Mailing Packages and Cards
Mail your packages now, early and in plenty of time. This will you save a bunch of money. This may seem obvious but you might be surprised at how many people wait until even the day before Christmas Eve to send things. Don’t pay for express or priority mail. The cost of express or priority mail will eat you alive. Besides saving money, it is so nice to have that done early. Then that will be one less thing to worry about when you get closer to Christmas.
When you send gifts through the mail, think about what are buying. Are they fragile, heavy or very large? None of these are good candidates. Some great things to send through the mail are DVDs, CDs or books (Dining on a Dime hint, hint). These are especially good because they can be shipped media mail which costs quite a bit less.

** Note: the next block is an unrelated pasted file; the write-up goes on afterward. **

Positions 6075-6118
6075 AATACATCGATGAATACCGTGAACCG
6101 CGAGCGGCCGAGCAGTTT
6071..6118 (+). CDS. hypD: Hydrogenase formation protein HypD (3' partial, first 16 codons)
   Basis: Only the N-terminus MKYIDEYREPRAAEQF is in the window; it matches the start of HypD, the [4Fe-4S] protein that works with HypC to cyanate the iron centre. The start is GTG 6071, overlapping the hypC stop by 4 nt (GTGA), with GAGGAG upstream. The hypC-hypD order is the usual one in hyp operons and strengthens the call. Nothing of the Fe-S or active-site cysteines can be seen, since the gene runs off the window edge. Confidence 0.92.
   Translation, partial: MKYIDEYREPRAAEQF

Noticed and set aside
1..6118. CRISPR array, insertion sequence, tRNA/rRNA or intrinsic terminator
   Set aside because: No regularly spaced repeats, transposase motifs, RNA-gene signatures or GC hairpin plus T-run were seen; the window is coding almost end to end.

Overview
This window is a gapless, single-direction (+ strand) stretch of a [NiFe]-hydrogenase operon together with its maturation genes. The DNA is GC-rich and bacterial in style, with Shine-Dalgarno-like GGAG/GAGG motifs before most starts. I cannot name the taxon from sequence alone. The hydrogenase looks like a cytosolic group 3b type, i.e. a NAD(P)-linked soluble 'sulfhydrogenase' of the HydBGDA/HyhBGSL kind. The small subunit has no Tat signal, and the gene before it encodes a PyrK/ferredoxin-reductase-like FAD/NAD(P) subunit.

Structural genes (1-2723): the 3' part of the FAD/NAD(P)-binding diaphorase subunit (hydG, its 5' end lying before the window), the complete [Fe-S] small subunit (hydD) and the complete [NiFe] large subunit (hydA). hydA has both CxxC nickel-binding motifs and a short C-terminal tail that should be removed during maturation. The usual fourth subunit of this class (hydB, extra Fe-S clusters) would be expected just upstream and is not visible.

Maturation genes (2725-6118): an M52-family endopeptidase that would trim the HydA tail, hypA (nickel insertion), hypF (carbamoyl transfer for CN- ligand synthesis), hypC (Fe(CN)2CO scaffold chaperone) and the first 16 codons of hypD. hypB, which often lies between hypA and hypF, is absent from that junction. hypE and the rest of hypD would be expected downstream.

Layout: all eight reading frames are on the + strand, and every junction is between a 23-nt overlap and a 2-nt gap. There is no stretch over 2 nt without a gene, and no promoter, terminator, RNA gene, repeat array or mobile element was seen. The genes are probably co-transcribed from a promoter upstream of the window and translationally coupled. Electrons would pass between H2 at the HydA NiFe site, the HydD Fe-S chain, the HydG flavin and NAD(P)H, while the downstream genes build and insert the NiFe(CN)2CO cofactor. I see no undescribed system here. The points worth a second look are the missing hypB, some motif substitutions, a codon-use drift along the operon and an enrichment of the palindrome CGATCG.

Don’t send holiday cards to these people:
- Anyone who never sends you a card anymore.
- Someone you knew 50 years ago for a few months and with whom the only contact you have had since then is a Christmas card with just their signature.
- Anyone who you are buying a gift for. Don’t send a gift and a greeting card. The whole object of giving a gift or a card is to let the person know you care, so you don’t need to do it twice. I do that for birthdays, too. I don’t give a card and a gift– just one or the other.
Finding time to write and mail your greeting cards can be tricky. Keep some with you all of the time. Work on them as you are waiting for the kids after school, when you’re waiting at the doctors office or make it a point to write one or two on your lunch break at work.
Think about sending post cards instead of regular cards. There are lots of cute Christmas post cards available now and it costs less to send them than to send regular letters or greeting cards. You can also use the fronts of old Christmas cards as post cards. You might want to check with your post office on the regulation size of them so you get the correct postage.